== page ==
Saturday, November 19, 2011

Reading Aloud to Older Children

Parents often ask me how they can help encourage their kids to read more.  Their worries run the spectrum -- some have children who just never pick up a book on their own without being required to do so and others have children who throw crying, screaming melt downs over reading.  I have no cure-all that will fix all of these issues, but I do have a few observations and suggestions that may help. There are many ways to effectively deal with this issue, so this will be just the first of probably several posts on this important issue.

First let's clarify the goals.  Most parents would like their children to enjoy reading and be able to complete any necessary academic reading with strong comprehension and (hopefully) retention.  If you're a homeschooling parent, the entire burden is placed at your feet.  You take them through all the stages of teaching them to read and then expanding their literary choices.  However, there are so many subjects to teach, park days and field trips to attend, enrichment classes, etc., that it's easy to lose focus once the initial steps have been taken.  Plus, kids start to fight against being asked to read books they find boring.

And yet, the HABIT of reading is the most important.  In my own family, I have found that reading together at night has helped keep us in the habit.  I'm a strong proponent of Jim Trelease's philosophy in The Read-Aloud Handbook.  I've always loved reading -- enough to major in English, get my Masters in English and American Literature and spend an additional 5 years in graduate school working on a doctorate in Renaissance English Literature.  From the get go, I wanted my kids to LOVE reading.  Happily, I read Trelease's book when my first daughter was a baby and it inspired me to establish a nightly reading routine, which we've maintained ever since.

Reading aloud to kids before bed is hardly revolutionary.  Most parents do this to some extent.  What is a little different is that we have never stopped and have no plans to stop anytime soon.  My oldest daughter will shortly be 13 and shows no signs of wanting to stop our before bed read-alouds.  Too often, once parents have taught their kids to read, they stop reading TO them.  Left to their own devices, many children just don't continue the habit. We have a fairly established bed-time (usually between 9-10pm -- we go until 10pm in the summer as it stays light so very late).  We always head up to bed though by 7:30.  It helps that my two daughters share a room. I read to them for at least an hour and they read on their own for at least another 30 minutes.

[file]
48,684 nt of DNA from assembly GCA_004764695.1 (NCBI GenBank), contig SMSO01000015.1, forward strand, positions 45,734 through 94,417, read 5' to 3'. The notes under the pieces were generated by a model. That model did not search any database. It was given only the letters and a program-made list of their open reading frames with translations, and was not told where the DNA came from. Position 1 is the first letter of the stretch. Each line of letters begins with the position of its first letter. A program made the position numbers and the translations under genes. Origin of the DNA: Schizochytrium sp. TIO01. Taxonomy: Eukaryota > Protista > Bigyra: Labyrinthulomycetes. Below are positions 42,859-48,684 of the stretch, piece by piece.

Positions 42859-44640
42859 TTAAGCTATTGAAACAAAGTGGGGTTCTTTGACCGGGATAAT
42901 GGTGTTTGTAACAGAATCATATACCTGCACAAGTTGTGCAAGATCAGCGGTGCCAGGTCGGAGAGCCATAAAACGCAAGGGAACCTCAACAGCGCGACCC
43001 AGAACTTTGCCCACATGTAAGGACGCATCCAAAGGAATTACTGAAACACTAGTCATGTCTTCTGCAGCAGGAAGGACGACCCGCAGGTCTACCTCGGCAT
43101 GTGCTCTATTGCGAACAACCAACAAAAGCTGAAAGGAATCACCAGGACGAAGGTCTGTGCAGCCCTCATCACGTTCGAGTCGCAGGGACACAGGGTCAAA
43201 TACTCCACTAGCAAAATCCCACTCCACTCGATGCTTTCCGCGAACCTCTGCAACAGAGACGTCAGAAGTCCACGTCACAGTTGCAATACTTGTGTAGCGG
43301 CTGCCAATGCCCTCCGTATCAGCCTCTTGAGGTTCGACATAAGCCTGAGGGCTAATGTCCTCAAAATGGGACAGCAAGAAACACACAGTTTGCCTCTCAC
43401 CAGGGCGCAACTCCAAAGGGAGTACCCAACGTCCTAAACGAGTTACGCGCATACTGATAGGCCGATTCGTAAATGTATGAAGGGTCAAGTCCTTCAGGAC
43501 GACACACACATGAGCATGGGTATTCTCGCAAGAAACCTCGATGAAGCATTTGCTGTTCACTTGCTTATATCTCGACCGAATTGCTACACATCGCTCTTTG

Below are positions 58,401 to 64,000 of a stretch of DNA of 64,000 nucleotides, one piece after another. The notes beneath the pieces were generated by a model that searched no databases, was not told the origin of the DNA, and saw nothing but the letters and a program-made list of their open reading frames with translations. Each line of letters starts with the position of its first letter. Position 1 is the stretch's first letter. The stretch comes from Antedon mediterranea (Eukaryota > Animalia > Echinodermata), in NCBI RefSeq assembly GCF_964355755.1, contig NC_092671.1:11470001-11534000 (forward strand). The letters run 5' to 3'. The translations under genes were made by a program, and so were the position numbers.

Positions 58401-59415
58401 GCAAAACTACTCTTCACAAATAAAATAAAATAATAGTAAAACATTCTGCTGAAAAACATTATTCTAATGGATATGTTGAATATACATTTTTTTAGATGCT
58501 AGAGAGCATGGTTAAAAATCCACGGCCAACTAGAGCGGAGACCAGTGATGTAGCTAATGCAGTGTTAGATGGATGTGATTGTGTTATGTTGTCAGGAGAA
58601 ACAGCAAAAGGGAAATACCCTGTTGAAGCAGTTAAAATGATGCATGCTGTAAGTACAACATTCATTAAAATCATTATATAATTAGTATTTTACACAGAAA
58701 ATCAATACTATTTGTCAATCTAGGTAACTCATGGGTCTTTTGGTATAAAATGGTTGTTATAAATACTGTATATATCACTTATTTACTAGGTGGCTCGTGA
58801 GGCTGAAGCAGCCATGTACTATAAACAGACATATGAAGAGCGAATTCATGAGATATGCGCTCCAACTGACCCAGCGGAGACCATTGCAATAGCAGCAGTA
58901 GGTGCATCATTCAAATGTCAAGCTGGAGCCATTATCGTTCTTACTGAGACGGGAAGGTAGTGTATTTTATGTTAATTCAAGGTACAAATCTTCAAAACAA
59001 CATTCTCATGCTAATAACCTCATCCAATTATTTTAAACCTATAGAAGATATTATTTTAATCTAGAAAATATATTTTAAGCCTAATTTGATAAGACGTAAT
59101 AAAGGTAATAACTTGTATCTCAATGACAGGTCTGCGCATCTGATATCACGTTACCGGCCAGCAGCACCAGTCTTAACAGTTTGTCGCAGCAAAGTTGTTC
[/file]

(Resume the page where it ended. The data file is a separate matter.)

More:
As integral as read-aloud time is in our family, I have important reasons for making sure that each child is also reading independently for at least 30 minutes every day -- though usually it ends up closer to 1-2 hours a day (either by their choice or because I require it).  More on that in a later post.

We all know it's important to model reading if we expect our kids to become life-long readers.  Family read-alouds and shared reading hours certainly do this, but they accomplish far more than this as well.  We inevitably find ourselves discussing what we read.  At first, when my children were younger, these discussions were primarily about the fantasy characters of imaginative literature.  These talks were fun, but didn't usually raise subjects we wouldn't otherwise discuss anyway.  As my children have grown though, we frequently find ourselves discussing far stickier issues and I'm so grateful to have this opportunity with them.  When we read Bridge to Terabithia, we were confronted by the pain, guilt and despair surrounding a child's death.  The story-line had a huge impact on my daughters and they had lots of questions and worries they wanted to talk about.  Some were prompted by the events in the novel, but others I discovered had been on their minds for quite awhile.

Lately, it seems that almost every book we pick up leads to these kinds of discussions.  Often these are topics that really wouldn't come up for any other reason and it has led us to engage in really important conversations.  My kids are fast becoming teens and I don't know how much longer they will look to me as their most important and trusted source for information and understanding.  Of course, I hope they always will, but I expect it will wane and wax through various stage of their lives.  For now though, I'm grateful for the chance our "read-alouds" together offer me to help them sift through some of the more difficult issues.

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